Centralia Republican Peter Abbarno easily won the primary for the 20th District House seat and will move on to the November election, but his general election opponent still was undecided Tuesday night.
Democrat Timothy Zahn of Toutle had a slim lead over Republican Brian Lange, a Morton Republican, for second place.
Abbarno, the candidate of the GOP establishment, won about 47.2% of the vote in the four-county district. Zahn tallied 26.2% and Lange nabbed 23.7%.
Abbarno said he wants to encourage economic development, strengthen family programs and improve aging public works infrastructure. He opposes a capital gains tax and the expansion of the business and occupation tax.
“I’m pretty happy. I’m pretty confident in the results in a year where I think most of the results are going to be unpredictable,” he said.
Zahn focused on lifting and supporting rural voices with plans to keep farmers on their land, make Centralia College a four-year school and improve internet access to rural areas. He also supports a temporary 1% wealth tax on people with more than $10 million in assets to address the state’s projected $8.8 billion budget shortfall through 2023.
He said he was pleased with the initial results and said he had done well considering how little he’s spent on his campaign.
“I also anticipate that the lead will probably grow as more votes come in,” he said.
Lange, a lobbyist for a motorcycle rights group, supports tax cuts, no new taxes and wants to address how environmental policies “driven by a progressive agenda in the metropolitan regions of our state” can have severe unintended consequences for rural citizens.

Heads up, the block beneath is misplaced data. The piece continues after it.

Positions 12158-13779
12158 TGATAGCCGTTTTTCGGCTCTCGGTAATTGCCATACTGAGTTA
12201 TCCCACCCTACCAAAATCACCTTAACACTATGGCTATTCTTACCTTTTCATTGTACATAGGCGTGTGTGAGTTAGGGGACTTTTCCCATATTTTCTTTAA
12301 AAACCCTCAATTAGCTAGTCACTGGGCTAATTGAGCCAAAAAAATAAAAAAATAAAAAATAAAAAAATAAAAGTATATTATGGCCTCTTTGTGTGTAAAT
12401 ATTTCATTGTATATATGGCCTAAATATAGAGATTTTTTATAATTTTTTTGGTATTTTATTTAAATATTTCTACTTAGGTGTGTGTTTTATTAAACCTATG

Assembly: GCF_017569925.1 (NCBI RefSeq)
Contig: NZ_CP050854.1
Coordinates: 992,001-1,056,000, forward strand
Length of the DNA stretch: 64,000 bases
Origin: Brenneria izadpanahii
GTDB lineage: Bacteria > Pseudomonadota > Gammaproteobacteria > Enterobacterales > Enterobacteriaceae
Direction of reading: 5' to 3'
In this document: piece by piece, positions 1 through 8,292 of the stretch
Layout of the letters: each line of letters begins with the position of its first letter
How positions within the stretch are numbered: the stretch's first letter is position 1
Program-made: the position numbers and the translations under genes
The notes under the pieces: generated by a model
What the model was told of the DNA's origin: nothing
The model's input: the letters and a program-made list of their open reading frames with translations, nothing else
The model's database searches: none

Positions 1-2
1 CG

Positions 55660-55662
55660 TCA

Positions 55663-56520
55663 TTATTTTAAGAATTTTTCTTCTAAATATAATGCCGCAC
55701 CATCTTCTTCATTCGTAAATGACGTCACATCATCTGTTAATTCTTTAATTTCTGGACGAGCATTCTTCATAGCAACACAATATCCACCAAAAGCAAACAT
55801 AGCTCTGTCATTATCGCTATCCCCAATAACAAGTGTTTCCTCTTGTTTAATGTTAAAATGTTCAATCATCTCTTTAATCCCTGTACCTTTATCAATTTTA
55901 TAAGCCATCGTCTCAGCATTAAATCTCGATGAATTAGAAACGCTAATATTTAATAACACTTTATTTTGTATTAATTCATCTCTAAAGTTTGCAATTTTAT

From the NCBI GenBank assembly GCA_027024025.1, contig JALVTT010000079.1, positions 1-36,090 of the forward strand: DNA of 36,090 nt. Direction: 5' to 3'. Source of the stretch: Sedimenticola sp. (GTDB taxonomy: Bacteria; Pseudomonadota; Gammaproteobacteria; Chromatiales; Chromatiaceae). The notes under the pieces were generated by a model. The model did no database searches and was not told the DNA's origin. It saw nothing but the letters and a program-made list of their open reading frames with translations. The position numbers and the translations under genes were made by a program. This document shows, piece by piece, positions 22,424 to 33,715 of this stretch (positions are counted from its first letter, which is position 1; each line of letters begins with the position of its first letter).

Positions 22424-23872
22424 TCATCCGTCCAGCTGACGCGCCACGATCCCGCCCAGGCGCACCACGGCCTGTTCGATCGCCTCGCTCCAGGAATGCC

Abbarno won every county in the district except for Cowlitz, where he finished third with 31.1%. Lange won the county, taking 34.1% of the vote here, and Zahn took 31.2%.
Lange said he was surprised by the results, especially that he won Cowlitz County. He said he thinks he could still catch up to Zahn. His goal was second place, he said, because he anticipated Abbarno winning first.
“That’s close enough that I’ve got confidence. From everything I’ve been hearing from people in the district that I’ve still got a good shot.”
And although he came in third in Cowlitz County, Abbarno said it wouldn’t change how he campaigns. He plans to spend time in each of the counties he said, and stay positive.
“I’m going to continue to focus on communicating about solutions, staying focused and keeping the message positive,” he said, adding he hopes all candidates do the same.
Surprisingly, Zahn also finished second in Lewis County, perhaps the most conservative area of Western Washington, besting Lange there by a little more than three percentage points.
Zahn said the results would not change how he campaigns if he moves forward, because “I’m still going to be going for appealing to everyone. I’m still going to be focusing on the policies I’ve already laid out and talk to anybody who wants to send me a message.”
Abbarno far outstripped his opponents in fundraising, raising about $52,400. No one else came close to that sum: Engle and Lange registered as mini-filers, intending to raise less than $5,000, and Zahn raised about $2,400.
Independent Kurtis Engle, who said previously his “real motive for running is not winning” got 3.5% of the vote in Cowlitz County, 2.7% in Lewis County, 2.4% in Thurston County and 1.9% in Clark County. His goal was to bring attention to his complaints about the Lewis County bus system and to run against Abbarno.
The candidates are running to replace state Rep. Richard DeBolt, a longtime Centralia Republican who chose not to seek re-election. The 20th Legislative District represents most of Lewis County and Thurston County, as well as Castle Rock, Kalama and Woodland in Cowlitz County, and part of Clark County.
Note: This story has been updated with Wednesday's election results.
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